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In class today, we saw dielectrics and their application to capacitors (e.g. parallel plate, cylindrical, spherical capacitors). A question came up which discussed how when we have a capacitor that had several dielectrics inside, then to calculate the maximum energy stored we'd have to calculate the minimum potential difference for which one of the materials break. This is kind of hard for me to understand, where can I read on about this concept?

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  • $\begingroup$ Each material has a voltage point at which the material transitions in another state which usually is more conductive. This is the breaking point you're looking at. I'd suggest you to look at which materials you have and look for breaking point voltages required with Google. $\endgroup$ – MaDrung Jan 17 '18 at 11:34
  • $\begingroup$ Thank you. I understand the concept of breakdown electric field and voltages for a single material, what I am confused with is how to work with several materials that have different breakdown fields, as usually, when material 2 reaches this value, material 1 for instance might have already broken down. $\endgroup$ – Bee Jan 17 '18 at 12:33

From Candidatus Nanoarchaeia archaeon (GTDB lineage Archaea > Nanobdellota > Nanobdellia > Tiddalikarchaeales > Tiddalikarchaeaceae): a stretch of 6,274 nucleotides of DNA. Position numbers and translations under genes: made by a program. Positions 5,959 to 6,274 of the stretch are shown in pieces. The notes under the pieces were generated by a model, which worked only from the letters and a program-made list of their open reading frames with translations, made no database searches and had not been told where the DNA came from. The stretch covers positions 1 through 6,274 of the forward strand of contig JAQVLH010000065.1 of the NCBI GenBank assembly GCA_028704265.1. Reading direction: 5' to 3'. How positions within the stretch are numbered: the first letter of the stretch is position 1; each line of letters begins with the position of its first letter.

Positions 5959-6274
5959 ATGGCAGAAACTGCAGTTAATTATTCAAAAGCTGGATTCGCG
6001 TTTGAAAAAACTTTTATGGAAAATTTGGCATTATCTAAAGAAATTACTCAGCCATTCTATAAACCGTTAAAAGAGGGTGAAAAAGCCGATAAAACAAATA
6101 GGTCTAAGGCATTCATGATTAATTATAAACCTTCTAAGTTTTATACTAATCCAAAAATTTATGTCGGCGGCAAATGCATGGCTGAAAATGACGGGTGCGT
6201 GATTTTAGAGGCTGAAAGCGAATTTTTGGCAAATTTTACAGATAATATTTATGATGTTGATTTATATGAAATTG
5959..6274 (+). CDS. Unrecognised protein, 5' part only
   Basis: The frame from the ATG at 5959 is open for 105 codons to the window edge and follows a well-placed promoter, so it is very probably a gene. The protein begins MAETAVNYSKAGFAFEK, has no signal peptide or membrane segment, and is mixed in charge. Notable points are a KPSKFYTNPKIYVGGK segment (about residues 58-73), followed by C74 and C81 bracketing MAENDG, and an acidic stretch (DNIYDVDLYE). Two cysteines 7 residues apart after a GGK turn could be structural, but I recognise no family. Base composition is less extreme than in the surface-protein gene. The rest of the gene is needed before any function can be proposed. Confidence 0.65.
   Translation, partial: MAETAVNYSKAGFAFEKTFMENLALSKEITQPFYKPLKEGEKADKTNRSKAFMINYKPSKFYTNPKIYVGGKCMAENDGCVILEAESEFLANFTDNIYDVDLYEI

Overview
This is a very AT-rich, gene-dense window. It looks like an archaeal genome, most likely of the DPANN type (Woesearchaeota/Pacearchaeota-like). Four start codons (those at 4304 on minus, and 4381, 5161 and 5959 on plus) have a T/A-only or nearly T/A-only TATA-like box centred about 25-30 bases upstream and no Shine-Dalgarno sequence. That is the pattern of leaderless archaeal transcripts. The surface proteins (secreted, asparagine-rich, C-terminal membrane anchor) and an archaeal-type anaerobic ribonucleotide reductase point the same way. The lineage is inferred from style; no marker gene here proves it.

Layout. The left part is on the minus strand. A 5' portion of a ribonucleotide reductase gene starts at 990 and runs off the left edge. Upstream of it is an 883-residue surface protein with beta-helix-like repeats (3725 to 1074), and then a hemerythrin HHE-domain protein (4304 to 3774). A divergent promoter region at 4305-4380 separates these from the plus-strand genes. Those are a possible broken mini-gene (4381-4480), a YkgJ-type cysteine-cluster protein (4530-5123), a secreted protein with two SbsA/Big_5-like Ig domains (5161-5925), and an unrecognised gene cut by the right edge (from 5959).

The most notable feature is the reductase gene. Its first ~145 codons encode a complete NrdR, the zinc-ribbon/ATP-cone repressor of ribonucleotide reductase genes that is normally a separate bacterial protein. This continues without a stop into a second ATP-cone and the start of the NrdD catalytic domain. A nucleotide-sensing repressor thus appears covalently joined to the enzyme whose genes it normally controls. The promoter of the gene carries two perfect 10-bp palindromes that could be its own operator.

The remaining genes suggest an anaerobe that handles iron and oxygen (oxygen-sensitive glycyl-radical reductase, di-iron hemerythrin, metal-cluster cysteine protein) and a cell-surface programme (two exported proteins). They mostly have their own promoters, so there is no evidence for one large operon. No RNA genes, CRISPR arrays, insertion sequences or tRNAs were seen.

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    $\begingroup$ You have to look at the weakest link. Also, the electrical field changes depending on the material. The material which has the lowest dielectrical constant also has the biggest electrical field over it (relative to it's distance from the source) for series connection of dielectrics. You have to calculate for that material. $\endgroup$ – MaDrung Jan 17 '18 at 12:55
  • $\begingroup$ Bee, in an added note to my answer below, I also gave the the maximum stored energy in the capacitor. $\endgroup$ – freecharly Jan 18 '18 at 17:31
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Usually, a dielectric has a specific critical breakdown field field $E_{br}$. Thus, when you have a parallel plate capacitor with layers of different dielectrics, you get breakdown in one of the layers when its critical field is reached. The electric field $$E=V/d$$ in the capacitor with plate distance $d$ is independent of the dielectric layer considered. Therefore you get a breakdown first in the layer with the lowest $E_{br}$ when $$E=V/d \ge E_{br}$$

Added note: Once you know the voltage $V_{br}$ at which this weakest dielectric breaks down, you have also the the maximum stored energy in the capacitor $$U_{max}= C V_{br}^2/2$$

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